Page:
That’s what you want to do in your story. You have to find a way to reach into your readers’ emotion, tug at the soul, and carry them into the world you created. Do that, and you change people. Do that, and you’ll have a winner on your hands.

What Matters Most

I’m reading a novel that was published by one of the big New York publishing houses, and have discovered quite a few errors: incorrect word usage, typo, grammar, punctuation. I chuckled to myself, “You mean those big publishers are human too?”

And that’s exactly what it means. We’re all human, we all make mistakes, and that’s OK.

If you self-publish your book, only to find out that there are a few errors, it’s OK. You or your editor/formatter can make the corrections any time. That’s one of the benefits of self-publishing.

On the other hand, there are more important aspects of a book than perfect spelling, word choice, and grammar. Jeff Gerke, in the introduction to his book The Irresistible Novel, says what really matters is NOT that a book is without errors. The important thing is the story itself. Is it compelling? Does it grab you? Is the reader captivated and transported into the world of the story?

As an author, you need to free yourself from worrying about the technical elements during the writing process. Liberate yourself so you can focus on the story, the characters, the plot, the world you’re building. If you are successful with the story itself, it doesn’t matter if there are a few typos in the printed book. Because what readers are looking for is a fantastic book they can get lost in.

The novel I’m reading is really good. I can hardly wait to see what happens next. Even if there’s a mistake the editor missed.

The Vanishing Half: Book Review

The Vanishing Half, by  Brit Bennett, deserves the attention it’s received as a New York Times bestseller and a nominee for the National Book Award. The novel begins by introducing Desiree Vignes a girl who had left home with her twin sister fourteen years ago in 1954. She is now back, with her daughter in tow. They arrive in Mallard, a town where “Alphonse Decuir in 1848 . . . stood in the sugarcane fields he’d inherited from the father who’d once owned him. The father now dead, the now-freed son wished to build something on those acres of land that would last for centuries to come. A town for men like him, who would never be accepted as white but refused to be treated like Negros. A third place.”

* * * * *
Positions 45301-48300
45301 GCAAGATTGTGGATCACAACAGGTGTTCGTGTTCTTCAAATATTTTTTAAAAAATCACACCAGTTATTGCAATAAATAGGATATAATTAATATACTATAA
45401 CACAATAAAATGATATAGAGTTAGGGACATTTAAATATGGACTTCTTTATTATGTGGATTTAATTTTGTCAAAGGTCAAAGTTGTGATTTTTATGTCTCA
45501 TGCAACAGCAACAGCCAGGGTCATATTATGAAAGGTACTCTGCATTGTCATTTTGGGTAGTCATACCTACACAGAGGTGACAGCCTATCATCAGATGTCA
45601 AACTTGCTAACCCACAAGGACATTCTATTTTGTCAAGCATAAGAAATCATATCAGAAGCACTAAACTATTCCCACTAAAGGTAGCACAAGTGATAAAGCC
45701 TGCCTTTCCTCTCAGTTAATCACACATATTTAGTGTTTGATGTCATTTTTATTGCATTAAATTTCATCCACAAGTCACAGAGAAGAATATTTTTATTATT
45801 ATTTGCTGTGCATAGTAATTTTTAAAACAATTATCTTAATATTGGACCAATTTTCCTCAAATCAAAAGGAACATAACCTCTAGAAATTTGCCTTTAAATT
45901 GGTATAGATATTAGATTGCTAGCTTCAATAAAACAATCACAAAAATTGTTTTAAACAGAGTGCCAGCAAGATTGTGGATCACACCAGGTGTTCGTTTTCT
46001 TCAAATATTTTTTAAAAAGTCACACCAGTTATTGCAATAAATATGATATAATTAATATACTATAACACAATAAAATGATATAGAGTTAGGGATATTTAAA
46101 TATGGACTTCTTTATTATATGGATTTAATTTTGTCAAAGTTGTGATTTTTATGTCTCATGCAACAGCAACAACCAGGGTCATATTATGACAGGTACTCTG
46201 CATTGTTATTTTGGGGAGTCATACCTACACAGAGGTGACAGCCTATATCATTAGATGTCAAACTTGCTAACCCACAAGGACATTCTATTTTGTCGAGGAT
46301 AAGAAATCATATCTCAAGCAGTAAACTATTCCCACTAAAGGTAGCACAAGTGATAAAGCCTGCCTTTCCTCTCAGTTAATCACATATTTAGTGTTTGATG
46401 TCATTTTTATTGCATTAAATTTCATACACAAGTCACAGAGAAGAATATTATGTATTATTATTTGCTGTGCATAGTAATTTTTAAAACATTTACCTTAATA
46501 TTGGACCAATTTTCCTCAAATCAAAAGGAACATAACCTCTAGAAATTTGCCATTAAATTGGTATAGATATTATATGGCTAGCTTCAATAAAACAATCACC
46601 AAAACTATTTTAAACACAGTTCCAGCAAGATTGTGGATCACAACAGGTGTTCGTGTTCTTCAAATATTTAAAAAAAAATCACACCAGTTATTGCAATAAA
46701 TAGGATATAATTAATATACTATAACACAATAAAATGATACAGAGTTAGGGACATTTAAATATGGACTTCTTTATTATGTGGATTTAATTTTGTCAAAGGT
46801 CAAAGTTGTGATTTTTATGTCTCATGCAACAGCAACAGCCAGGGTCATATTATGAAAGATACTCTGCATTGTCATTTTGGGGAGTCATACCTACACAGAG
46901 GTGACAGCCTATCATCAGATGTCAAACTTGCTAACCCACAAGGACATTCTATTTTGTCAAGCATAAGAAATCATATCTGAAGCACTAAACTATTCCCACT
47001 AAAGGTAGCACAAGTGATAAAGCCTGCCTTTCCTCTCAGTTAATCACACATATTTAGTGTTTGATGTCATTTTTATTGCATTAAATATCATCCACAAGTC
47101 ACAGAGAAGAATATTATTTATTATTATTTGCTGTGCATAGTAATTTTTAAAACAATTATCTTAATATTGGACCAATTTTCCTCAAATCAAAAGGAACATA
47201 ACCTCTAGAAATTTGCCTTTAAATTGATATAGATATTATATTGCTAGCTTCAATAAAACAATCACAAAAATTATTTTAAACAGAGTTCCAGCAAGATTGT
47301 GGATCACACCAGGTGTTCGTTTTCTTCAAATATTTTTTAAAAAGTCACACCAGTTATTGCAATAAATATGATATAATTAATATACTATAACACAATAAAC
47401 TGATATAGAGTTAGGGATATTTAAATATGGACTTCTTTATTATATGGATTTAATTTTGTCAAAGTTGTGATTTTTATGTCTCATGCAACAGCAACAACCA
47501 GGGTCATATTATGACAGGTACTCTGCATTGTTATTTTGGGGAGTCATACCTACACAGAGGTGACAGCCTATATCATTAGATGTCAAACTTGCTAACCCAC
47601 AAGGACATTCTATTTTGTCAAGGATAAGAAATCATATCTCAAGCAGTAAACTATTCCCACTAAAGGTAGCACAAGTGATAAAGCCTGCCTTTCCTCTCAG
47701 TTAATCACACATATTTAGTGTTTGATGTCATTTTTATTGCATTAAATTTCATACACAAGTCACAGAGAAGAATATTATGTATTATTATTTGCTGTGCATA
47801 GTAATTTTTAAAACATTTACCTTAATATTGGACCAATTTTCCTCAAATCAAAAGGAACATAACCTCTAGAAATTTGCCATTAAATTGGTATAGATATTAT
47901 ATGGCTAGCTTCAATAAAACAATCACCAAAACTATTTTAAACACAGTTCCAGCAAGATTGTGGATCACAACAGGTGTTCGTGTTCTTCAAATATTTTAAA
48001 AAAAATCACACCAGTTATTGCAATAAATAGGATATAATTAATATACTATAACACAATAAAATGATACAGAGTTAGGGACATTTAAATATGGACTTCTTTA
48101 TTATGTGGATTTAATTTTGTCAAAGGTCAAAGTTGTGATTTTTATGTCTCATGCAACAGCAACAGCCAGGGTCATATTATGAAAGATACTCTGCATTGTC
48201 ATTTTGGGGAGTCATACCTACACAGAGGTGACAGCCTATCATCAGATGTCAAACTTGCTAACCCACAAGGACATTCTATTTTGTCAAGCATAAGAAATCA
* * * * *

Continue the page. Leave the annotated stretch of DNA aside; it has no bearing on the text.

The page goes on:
The story itself becomes “a third place” where characters who are outsiders to the white, straight, attractive majority around them look for acceptance. Some characters like Jude, Desiree’s dark-skinned daughter, find that acceptance, even if temporarily, through connections with others who willingly embrace them for who they are. However, other characters, such as Stella, Desiree’s twin who passes as White, are accepted only if they maintain the façade of what they want others to perceive them to be. Bennett accomplishes a difficult task by fleshing out other options about her characters’ identities and whether they will be accepted in the community.  What begins as an exploration of race,  finishes as a larger consideration of identity and what role personal choice has in the creation of who we are.

Through the narrative voices of Desiree and other characters connected to her, the novel explores the complexities of identity—How does a person “become”? Is it through our genetics that race and gender arise? If “nature” is overpowered by “nurture,” are we largely products of our environment? What role does an individual play in deciding their own identity, one that may be contrary to their upbringing? These are heady questions, yet the author controls the narrative so that it isn’t overwhelmed by the existential questions that arise.